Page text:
1. This is a good post. And it is good to remember that it is most likely that while he abused others he benefited from them, essentially robbing them of their piece of the glory through not even recognizing their contributions. We need to remember that any organization – even Apple – is not one person. The misguided belief that one person does it all is a dangerous illusion. We could call them thieves and exploiters with just as much evidence and be just as correct as calling then brilliant. We can call them glory seekers. They never do it alone. Maybe we all need to be even more suspect of those who claim that they do.

  2. I feel I have started the day being reminded of life sustaining truths. One point I found particularly well written was: “They create a mythology about their value to the organization.” The part of the mythology aspect of the system is very insightful, perhaps even an epiphany for me. In one place I worked, two women (speech and language therapists of equivalent ages and experience) were in similar positions with regard to their health. They both had had strokes. One, Mary, was adored. While she had a very sunny personality so did Sheila. Mary was petted verbally and brought up for special attention and extra nice sunshine club type gifts. Sheila was a kind and supportive woman, as a matter of fact she was my sole support system when I was going through my bullying days with this organization. She literally saved my life.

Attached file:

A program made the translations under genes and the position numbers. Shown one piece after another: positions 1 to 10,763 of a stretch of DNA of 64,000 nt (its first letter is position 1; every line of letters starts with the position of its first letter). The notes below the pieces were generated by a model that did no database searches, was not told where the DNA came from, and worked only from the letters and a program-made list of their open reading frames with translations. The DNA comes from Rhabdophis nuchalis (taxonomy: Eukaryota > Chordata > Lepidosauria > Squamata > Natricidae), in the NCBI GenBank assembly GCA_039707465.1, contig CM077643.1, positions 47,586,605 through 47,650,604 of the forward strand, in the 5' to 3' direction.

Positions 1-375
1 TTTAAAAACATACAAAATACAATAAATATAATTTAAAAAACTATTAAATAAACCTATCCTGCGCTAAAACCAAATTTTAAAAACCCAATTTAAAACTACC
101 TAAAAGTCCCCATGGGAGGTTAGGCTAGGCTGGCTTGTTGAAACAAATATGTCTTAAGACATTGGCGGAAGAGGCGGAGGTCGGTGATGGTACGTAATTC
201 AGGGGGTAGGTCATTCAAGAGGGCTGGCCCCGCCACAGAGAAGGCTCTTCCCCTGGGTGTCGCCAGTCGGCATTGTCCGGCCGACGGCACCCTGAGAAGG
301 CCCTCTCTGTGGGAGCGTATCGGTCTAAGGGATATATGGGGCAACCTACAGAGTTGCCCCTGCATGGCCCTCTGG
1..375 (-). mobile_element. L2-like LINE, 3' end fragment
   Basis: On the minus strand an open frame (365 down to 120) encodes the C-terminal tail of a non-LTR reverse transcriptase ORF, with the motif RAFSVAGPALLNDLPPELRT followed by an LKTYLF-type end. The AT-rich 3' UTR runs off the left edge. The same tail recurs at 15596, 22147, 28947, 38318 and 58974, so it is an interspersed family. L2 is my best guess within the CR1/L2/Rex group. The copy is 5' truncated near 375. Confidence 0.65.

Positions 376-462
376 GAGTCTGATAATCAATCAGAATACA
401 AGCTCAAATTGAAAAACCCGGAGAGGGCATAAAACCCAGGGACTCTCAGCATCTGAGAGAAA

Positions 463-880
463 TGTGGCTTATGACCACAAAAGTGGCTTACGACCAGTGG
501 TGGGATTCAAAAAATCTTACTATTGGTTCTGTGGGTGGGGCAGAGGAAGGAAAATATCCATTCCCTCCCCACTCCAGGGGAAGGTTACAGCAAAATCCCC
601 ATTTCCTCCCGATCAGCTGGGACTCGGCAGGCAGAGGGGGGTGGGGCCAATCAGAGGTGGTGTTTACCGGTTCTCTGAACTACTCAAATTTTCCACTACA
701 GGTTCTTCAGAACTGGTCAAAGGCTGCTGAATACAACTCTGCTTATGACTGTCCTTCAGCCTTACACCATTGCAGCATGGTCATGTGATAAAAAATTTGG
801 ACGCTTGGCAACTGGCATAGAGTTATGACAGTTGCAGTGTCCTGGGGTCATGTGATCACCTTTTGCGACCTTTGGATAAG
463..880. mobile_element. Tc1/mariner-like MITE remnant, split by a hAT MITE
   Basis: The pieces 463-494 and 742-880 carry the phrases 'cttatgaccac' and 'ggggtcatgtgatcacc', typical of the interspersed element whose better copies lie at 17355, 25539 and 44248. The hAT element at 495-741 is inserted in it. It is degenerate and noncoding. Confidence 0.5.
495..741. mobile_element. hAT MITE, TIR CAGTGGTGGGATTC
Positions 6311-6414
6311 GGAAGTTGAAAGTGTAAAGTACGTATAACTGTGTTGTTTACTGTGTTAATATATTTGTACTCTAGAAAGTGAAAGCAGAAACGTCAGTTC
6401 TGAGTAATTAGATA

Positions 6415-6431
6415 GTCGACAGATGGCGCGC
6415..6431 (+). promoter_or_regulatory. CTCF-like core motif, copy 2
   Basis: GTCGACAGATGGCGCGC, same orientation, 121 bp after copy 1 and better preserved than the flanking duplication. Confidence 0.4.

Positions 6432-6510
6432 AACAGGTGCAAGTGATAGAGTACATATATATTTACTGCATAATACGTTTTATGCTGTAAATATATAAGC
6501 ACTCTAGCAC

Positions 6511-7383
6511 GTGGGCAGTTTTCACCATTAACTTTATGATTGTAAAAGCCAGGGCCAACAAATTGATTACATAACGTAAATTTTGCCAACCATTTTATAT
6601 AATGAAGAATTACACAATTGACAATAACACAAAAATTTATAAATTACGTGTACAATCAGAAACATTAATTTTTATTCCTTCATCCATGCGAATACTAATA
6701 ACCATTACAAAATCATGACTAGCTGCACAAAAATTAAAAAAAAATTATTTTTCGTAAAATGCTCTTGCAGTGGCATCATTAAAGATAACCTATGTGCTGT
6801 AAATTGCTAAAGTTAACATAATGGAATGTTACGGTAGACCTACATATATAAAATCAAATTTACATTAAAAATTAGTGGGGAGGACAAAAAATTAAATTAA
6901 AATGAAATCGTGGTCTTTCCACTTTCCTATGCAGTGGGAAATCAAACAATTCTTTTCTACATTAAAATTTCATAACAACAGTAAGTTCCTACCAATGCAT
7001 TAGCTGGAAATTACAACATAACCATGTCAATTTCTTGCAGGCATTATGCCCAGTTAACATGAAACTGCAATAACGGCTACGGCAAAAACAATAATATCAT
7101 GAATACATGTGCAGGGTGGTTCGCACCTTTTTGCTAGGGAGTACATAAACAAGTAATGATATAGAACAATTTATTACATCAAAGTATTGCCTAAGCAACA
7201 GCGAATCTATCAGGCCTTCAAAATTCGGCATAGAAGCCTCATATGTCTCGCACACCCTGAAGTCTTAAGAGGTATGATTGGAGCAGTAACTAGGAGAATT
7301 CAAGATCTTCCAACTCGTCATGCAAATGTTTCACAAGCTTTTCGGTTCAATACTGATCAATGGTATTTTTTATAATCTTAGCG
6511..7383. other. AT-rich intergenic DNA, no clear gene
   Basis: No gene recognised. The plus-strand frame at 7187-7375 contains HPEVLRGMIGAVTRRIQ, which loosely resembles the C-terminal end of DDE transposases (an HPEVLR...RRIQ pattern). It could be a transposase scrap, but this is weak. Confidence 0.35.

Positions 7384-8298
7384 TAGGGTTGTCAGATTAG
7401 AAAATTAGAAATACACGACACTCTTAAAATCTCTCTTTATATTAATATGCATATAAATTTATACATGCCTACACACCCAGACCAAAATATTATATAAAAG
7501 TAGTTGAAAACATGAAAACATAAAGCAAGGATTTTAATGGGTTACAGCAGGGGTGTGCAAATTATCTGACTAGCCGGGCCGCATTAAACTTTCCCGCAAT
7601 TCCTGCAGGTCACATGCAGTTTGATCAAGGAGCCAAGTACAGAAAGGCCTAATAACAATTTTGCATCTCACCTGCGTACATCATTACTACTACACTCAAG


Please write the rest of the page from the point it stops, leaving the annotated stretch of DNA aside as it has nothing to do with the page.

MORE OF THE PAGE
The mythology was that Mary was a saint and deserved solid and steady appreciation and that Sheila was not particularly important. I think they both were wonderful people. But Sheila did suffer from bullying and eventually left the school district.

  3. Great post, and nice way of using Jobs to help put your point into perspective for the broader workforce, because I’m sure all too many have experienced the very kind of abusive boss you describe — the ones who excel at ‘kissing up and kicking down.’

    I sadly spent 7 years working in an office with someone like this, but managed to avoid having to report directly this person or I wouldn’t have survived that long. It was miserable to watch, though. Despite multiple people going to HR (including myself) and to this person’s supervisor about the bullying behavior, nothing ever happened, but many abused employees were forced out over the years due to such misery — indeed, that was this person’s intent in some cases. Some superiors couldn’t believe this person’s behavior could be that bad, and others who knew about it felt this person was too important to lose.

    If only we could get this message to resonate with some of the superiors of abusive bosses.

  4. So much of this stems from what we as a society value. Jobs not Gandhi or Mandela. Money not kindness. I’m at a point in my life that the vision of an urban castle or a BMW repulse me. Lost some friends as well because I found myself getting nauseous hearing about their shopping escapades. If we really look at how our society treats its most vulnerable we really suck. Sorry for being a Debbie Downer, but…..